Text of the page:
Inclusion 1
Smita Sahay

Smita Sahay

Consultant at Vyaktitva, works with people and organisations to bring about change. Characterised by an irreverent sense of humour, she infects everyone with enthusiasm and optimism. When not facilitating or conversing with people, she is busy with a multitude of hobbies.

“When everyone is included, everyone wins” – Jesse Jackson 

When Jesse Jackson made this statement almost 70 years ago it was in a context made for a predominantly American world and a reality which was far more visceral and very visible. While the world has moved on past this, in the ensuing decades and into the next century, it is interesting to see how this word has acquired different and muted hues. 

This issue of how corporates view and address Inclusion at the workplace, has been niggling me for a long while now. I have therefore endeavored to look at the various lenses and attitudes that we wear and exhibit for a whole set of an adjacent workforce, which are called in to work alongside the organisation. These are, in normal parlance, addressed as vendors or outsourced or contract workers etc. 

Why is this so important today? And is it? Do we ever stop and think about this very visible and yet fairly silent malaise that is creeping in the way we work? Let’s stop and examine this for a bit. 

Firstly, it is about expectations. 

Interestingly, our expectations of our vendors are on par, if not higher, with those of our own employees. Be it delivering a sales target, or developing marketing material, or helping with recruitment, or delivering impact, we want them to do it all and with, well, near perfection. The reward system is monetary to a large extent and is linked to the delivery and that is the objective truth or the facts or to put it simply, the norm. 

Secondly, it is about feelings. 

Feelings? It’s like how Bertie Wooster said; “There are moments, Jeeves, when one asks oneself,” Do trousers matter?”! So yes, feelings do matter. There are many feelings which either aid or detract a relationship or partnership, and what really lies beneath all of that is that everyone has this huge desire to be included. If we are making decisions that impact the other person, should we not at least take their inputs? By excluding them in co-creation we send a subtle message that they are just bodies to do their bidding. And we wonder why these vendors are so materialistic and do not display any ownership. 

One of the places where we turned things around was with a global FMCG company, which has many plants in India. As with every plant, there were unions. This one particular plant had five unions and the plant for the last so many years was working way below its capacity. Every year there were multiple confrontations with the unions over all the usual things. The young HR manager there happened to be my coachee and after listening to him talk about this problem and all the actions that he was taking for “their” benefit, and that nothing was working, the only question that I asked him was, how did the unions feel about the actions and what ideas did they give. 

The question stopped him in his tracks and for a long time he was silent and then he asked as to why that was important. On more questioning and reflection, he began to understand that the attitude of a benevolent master conferring gifts to the masses plainly did not work and had not worked for so long. We worked on the simple premise of Inclusion.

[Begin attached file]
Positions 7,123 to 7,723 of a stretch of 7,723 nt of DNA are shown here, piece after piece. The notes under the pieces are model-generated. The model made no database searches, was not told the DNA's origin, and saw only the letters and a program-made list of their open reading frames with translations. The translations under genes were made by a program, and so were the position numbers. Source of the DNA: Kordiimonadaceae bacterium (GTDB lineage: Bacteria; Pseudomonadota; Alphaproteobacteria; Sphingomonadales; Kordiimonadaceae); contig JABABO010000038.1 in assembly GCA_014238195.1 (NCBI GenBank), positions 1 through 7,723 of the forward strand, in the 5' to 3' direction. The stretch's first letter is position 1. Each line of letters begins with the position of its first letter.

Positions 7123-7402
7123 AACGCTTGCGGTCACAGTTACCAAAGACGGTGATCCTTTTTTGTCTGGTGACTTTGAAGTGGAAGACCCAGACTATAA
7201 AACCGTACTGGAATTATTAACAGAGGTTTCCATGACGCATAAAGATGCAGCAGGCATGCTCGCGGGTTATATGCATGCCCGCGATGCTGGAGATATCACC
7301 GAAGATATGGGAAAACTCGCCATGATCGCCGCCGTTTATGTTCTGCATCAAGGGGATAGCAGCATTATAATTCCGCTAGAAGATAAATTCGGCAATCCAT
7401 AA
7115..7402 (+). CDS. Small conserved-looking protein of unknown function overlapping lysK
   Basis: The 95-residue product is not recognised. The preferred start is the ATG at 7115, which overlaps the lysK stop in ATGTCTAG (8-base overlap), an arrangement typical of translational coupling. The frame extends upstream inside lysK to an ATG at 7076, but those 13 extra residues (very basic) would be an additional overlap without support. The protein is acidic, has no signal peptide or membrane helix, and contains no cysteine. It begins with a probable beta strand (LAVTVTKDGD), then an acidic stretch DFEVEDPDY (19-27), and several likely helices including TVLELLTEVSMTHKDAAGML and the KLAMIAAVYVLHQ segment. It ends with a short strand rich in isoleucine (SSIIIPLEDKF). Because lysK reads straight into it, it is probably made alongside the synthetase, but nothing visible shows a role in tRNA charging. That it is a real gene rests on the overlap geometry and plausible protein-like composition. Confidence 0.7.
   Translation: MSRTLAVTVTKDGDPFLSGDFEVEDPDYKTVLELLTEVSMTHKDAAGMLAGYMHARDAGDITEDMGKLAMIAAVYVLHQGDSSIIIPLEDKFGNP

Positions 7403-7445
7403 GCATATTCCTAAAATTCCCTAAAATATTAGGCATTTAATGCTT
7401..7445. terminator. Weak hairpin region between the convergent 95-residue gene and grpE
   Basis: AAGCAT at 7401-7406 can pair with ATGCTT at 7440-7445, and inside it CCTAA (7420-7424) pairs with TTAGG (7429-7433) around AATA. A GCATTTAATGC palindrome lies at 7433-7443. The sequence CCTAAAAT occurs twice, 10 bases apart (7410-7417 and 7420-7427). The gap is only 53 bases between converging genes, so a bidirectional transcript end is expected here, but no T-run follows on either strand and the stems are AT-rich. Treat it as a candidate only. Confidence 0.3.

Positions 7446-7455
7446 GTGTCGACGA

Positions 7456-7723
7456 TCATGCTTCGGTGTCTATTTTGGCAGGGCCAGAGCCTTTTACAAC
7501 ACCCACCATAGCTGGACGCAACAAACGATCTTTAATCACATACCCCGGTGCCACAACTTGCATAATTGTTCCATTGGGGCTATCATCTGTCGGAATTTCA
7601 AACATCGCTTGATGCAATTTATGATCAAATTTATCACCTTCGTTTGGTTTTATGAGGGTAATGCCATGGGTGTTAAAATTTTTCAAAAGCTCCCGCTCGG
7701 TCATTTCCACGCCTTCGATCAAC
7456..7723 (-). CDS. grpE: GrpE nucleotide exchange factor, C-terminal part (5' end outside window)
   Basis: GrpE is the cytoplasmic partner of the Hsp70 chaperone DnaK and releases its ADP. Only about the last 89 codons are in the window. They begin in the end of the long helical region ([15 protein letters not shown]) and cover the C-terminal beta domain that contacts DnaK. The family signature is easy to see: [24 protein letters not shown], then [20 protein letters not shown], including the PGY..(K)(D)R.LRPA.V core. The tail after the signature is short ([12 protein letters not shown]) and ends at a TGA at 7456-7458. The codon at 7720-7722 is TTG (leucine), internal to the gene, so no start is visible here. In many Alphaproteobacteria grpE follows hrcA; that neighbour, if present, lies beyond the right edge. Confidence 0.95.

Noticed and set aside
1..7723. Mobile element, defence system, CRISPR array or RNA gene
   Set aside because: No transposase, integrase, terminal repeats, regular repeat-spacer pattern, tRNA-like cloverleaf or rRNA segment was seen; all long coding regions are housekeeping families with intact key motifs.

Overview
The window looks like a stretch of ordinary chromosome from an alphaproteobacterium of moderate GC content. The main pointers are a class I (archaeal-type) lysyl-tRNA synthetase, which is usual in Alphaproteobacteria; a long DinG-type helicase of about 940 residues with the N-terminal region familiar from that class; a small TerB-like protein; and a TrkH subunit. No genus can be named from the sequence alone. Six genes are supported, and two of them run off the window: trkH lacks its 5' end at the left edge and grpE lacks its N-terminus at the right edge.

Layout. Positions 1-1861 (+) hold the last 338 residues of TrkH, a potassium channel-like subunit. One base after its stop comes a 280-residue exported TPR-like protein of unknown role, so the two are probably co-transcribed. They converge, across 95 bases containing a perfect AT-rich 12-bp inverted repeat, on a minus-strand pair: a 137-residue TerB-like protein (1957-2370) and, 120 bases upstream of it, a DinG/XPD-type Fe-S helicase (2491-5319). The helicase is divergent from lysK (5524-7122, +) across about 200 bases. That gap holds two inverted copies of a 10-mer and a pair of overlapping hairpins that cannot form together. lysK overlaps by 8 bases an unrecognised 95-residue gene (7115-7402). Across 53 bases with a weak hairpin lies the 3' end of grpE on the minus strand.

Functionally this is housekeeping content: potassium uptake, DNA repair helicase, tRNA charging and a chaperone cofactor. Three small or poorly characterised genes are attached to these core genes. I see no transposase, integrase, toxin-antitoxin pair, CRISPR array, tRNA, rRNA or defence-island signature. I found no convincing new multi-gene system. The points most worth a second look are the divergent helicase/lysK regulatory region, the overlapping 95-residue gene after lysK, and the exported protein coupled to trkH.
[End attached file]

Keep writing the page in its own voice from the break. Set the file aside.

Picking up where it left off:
He began to involve the Union Chiefs in small decisions regarding the workings of the plant and seeking their inputs. At first, he was greeted with a lot of suspicion and veiled hostility. But this brave manager persevered and slowly the Unions began to thaw and change their approach. It took a good 4-5 months for this to happen and he also had to deal with his own managers who were completely taken aback by his approach and was counselled time and again to revert to the standard practices. However, his perseverance was rewarded, and the impact began slowly and then began to move faster in all spaces. For example, for a particular local festival, people would take leave for 10 days, sanctioned or not sanctioned, and that year only 60% or so took leave and that too for only two days. The company used to organize Family Day every year for the workers and their families which always saw very poor attendance and lots of wastage; that year, the manager asked them to organize and run it with the budget. There was almost 85% attendance and came under the budget. The plant began to run at full capacity and a line which was lying dormant was opened-up and this plant became one of the most efficient plants for the company worldwide. Many more such examples were to be found but these should suffice. I believe, the largest impact was felt by the manager, who never believed that such a small act of letting people in and allowing himself to be vulnerable would create such a great impact. 

If I were to view it for myself, particularly being on the opposite side of the table, whenever any client has treated me as an equal partner, I just find it in myself to do, just that extra bit. The act of inclusion plays out everywhere; within the teams, between teams, between leaders and the people, in short, in any relationship. As the world is increasingly moving towards a gig economy, Inclusion is going to be the deciding factor on who will want to work with you. It is the person on the other side who will decide whether he / she wants to work with you or not! 

After all, In the eyes of any law, man-made or God, we are all born equal. And lastly in the words of the immortal Shylock, “If you prick us, do we not bleed? If you tickle us, do we not laugh?”

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